US8341344B2 - Techniques for accessing a resource in a processor system - Google Patents

Techniques for accessing a resource in a processor system Download PDF

Info

Publication number
US8341344B2
US8341344B2 US11859044 US85904407A US8341344B2 US 8341344 B2 US8341344 B2 US 8341344B2 US 11859044 US11859044 US 11859044 US 85904407 A US85904407 A US 85904407A US 8341344 B2 US8341344 B2 US 8341344B2
Authority
US
Grant status
Grant
Patent type
Prior art keywords
respective
slave state
memory
multiple
state machines
Prior art date
Legal status (The legal status is an assumption and is not a legal conclusion. Google has not performed a legal analysis and makes no representation as to the accuracy of the status listed.)
Active, expires
Application number
US11859044
Other versions
US20090083741A1 (en )
Inventor
Guhan Krishnan
John Kalamatianos
Current Assignee (The listed assignees may be inaccurate. Google has not performed a legal analysis and makes no representation or warranty as to the accuracy of the list.)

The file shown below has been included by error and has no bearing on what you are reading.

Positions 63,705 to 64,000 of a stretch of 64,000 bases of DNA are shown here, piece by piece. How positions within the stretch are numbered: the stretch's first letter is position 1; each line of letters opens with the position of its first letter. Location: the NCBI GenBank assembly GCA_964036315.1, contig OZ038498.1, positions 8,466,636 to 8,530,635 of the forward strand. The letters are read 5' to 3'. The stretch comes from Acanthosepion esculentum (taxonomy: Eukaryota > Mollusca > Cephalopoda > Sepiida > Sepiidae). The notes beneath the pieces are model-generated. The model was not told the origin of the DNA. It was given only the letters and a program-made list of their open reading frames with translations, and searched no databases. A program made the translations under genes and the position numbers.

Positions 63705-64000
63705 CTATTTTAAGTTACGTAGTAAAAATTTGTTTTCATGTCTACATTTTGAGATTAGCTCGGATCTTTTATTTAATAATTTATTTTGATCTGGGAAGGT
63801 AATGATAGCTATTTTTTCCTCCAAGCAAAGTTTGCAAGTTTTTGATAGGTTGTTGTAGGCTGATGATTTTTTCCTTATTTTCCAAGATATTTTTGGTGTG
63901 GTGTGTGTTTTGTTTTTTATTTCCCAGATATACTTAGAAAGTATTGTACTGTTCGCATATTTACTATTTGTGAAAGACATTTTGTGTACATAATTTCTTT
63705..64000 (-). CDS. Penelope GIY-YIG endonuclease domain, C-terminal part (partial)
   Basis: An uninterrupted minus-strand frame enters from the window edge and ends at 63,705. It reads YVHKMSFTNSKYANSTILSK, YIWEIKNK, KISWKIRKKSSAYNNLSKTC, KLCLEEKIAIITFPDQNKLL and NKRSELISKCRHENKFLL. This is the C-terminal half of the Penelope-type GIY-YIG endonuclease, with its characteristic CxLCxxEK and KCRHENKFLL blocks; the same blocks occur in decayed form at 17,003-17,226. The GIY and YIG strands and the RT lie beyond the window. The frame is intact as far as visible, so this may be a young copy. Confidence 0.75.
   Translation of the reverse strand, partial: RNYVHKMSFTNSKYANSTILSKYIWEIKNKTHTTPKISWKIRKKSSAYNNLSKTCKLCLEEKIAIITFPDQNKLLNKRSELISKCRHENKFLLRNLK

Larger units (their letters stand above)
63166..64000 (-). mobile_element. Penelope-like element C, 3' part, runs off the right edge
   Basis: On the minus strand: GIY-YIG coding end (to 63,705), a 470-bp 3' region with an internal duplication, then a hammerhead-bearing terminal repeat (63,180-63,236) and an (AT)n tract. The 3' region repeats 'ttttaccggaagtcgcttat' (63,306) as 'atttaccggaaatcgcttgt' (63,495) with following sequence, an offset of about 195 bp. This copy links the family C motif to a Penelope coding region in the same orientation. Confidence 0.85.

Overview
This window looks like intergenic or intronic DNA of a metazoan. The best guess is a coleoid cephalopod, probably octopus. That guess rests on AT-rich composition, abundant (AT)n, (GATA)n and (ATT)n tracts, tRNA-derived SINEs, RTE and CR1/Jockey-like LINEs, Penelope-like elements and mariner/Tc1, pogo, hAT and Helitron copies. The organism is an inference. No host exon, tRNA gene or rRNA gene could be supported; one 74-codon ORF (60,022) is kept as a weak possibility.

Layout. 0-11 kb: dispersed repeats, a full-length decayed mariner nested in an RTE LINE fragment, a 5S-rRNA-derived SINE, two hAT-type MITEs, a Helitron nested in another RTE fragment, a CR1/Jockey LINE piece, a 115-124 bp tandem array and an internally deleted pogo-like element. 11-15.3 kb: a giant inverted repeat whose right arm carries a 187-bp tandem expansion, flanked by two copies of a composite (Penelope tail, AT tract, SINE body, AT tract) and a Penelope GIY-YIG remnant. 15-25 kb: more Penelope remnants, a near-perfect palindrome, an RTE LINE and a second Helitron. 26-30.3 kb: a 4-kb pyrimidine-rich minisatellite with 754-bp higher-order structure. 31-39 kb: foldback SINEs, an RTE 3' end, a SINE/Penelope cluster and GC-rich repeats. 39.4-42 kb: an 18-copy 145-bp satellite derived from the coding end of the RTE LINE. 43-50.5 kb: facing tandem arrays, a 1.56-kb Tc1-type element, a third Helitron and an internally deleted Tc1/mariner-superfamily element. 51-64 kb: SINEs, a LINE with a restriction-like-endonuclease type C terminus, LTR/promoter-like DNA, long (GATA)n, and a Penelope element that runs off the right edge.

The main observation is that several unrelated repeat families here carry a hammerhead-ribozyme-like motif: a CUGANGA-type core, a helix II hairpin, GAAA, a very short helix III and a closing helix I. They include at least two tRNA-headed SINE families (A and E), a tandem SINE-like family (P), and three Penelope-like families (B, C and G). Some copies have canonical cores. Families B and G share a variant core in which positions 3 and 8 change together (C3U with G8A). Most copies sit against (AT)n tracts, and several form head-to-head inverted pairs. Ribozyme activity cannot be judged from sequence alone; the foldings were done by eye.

GlobalFoundries Inc
Original Assignee
GlobalFoundries Inc
Priority date (The priority date is an assumption and is not a legal conclusion. Google has not performed a legal analysis and makes no representation as to the accuracy of the date listed.)
Filing date
Publication date
Grant date

Links

Images

Classifications

    • GPHYSICS
    • G06COMPUTING; CALCULATING; COUNTING
    • G06FELECTRIC DIGITAL DATA PROCESSING
    • G06F9/00Arrangements for program control, e.g. control units